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Starbucks Offers Online College Courses To Employees

The giant coffee company is replacing its college reimbursement plan with a program to earn an online college degree from Arizona State University.

Posted on June 15, 2014, at 11:14 p.m. ET

Starbucks is rolling out a new education program that will be open to 135,000 U.S. employees, who work at least 20 hours a week and meet the minimums required to gain admission at Arizona State.

Lucas Jackson / Reuters

Starbucks said the program doesn't require workers to stay at the company after they earn their degrees and they are allowed to study whatever they want.

PETER PARKS/AFP / Getty Images

Starbucks CEO Howard Schultz is scheduled to announce the program Monday in New York City, with U.S. Education Secretary Arne Duncan and the president of Arizona State, Michael M. Crow, who is a proponent for online education.

The coffee chain will end its current reimbursement program, which gave workers up to $1,000 a year for tuition at the University of Seattle or Strayer University.

Ellen M. Banner/Seattle Times / MCT

The reimbursement program was started in 2011, and Starbucks has since paid out $6.5 million, said Laurel Harper, a company spokeswoman.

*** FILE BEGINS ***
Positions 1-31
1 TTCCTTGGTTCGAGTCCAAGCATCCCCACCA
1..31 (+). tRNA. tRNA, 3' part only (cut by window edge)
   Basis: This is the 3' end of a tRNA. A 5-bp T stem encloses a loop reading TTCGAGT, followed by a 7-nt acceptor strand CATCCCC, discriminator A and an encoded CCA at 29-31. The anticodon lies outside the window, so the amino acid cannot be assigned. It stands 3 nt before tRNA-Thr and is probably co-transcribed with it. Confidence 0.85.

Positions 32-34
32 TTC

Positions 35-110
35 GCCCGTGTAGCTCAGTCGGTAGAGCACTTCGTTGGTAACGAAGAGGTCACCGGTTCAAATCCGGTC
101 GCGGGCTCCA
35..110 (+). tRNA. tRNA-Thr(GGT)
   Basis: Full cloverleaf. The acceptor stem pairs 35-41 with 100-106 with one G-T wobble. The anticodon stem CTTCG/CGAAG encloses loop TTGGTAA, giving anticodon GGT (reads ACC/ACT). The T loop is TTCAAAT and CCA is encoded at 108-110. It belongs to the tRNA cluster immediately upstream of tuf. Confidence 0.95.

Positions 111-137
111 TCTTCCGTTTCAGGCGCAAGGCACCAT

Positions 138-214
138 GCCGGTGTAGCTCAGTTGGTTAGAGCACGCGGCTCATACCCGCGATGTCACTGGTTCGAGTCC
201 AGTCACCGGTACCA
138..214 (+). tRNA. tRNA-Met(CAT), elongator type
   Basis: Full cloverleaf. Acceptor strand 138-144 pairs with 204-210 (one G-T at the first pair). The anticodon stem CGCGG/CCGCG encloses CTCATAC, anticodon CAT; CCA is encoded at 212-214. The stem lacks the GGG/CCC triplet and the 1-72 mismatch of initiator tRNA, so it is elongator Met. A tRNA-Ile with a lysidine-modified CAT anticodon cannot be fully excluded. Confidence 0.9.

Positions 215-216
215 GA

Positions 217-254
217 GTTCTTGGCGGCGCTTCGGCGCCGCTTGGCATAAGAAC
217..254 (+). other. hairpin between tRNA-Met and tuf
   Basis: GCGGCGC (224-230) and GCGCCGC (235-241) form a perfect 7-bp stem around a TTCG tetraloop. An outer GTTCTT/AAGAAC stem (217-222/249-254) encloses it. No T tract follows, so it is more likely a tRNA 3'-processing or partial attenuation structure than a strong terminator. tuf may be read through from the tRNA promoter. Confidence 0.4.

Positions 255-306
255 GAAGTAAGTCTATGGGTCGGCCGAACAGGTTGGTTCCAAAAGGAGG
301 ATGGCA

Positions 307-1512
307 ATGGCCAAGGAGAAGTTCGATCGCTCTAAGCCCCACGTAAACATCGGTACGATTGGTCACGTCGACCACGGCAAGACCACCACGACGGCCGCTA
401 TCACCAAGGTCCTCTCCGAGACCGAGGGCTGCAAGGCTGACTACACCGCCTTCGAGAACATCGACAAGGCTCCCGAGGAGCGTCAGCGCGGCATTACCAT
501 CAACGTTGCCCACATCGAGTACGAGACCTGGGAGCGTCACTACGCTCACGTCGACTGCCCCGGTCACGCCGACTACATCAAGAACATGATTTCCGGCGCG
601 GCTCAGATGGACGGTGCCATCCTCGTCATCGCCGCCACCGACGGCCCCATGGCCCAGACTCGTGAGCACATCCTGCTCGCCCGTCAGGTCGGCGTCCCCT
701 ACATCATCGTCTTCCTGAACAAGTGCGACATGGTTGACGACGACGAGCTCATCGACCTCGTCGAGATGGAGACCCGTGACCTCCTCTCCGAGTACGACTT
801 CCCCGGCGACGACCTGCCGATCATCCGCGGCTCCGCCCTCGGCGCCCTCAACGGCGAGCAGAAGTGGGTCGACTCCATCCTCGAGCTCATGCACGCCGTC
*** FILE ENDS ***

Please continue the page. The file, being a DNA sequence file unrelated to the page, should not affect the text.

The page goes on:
It is not clear yet how many employees will enroll in the new plan, but it could significantly boost the enrollment for Arizona State's online program, which currently stands around 10,000 students.

David Ryder / Reuters / Reuters

The online tuition is about $10,000 a year, which is similar to the cost of Arizona State's traditional degree program.

Eric Thayer / Reuters / Reuters

For the first two years of school, Starbucks and Arizona State say they will put $6,500 toward the estimated $20,000 in tuition.

Carl Court/AFP

The company would not disclose the financial terms of its agreement with Arizona State University.

To cover the remaining tuition of $13,500, employees would apply for financial aid.

PETER PARKS/AFP / Getty Images

Since Starbucks workers don't earn a lot of money, they would most likely be eligible for a full Pell grant. This would potentially leave workers with a bill of about $2,040 for the first two years to pay out of pocket.


The program would work similarly for the final two years, except that Starbucks would reimburse any money workers end up having to pay out of pocket.

The move is unusual, but is not unprecedented. In 2010, Wal-Mart Stores Inc. launched a partnership with American Public University, which is an online school, to give employees and family members partial grants.

AP Photo/Marco Ugarte

In the low-wage industry, Starbucks has stood out for providing employees with health insurance, even for part-timers, and offering stock options.

Stefan Wermuth / Reuters / Reuters

A BuzzFeed News investigation, in partnership with the International Consortium of Investigative Journalists, based on thousands of documents the government didn't want you to see.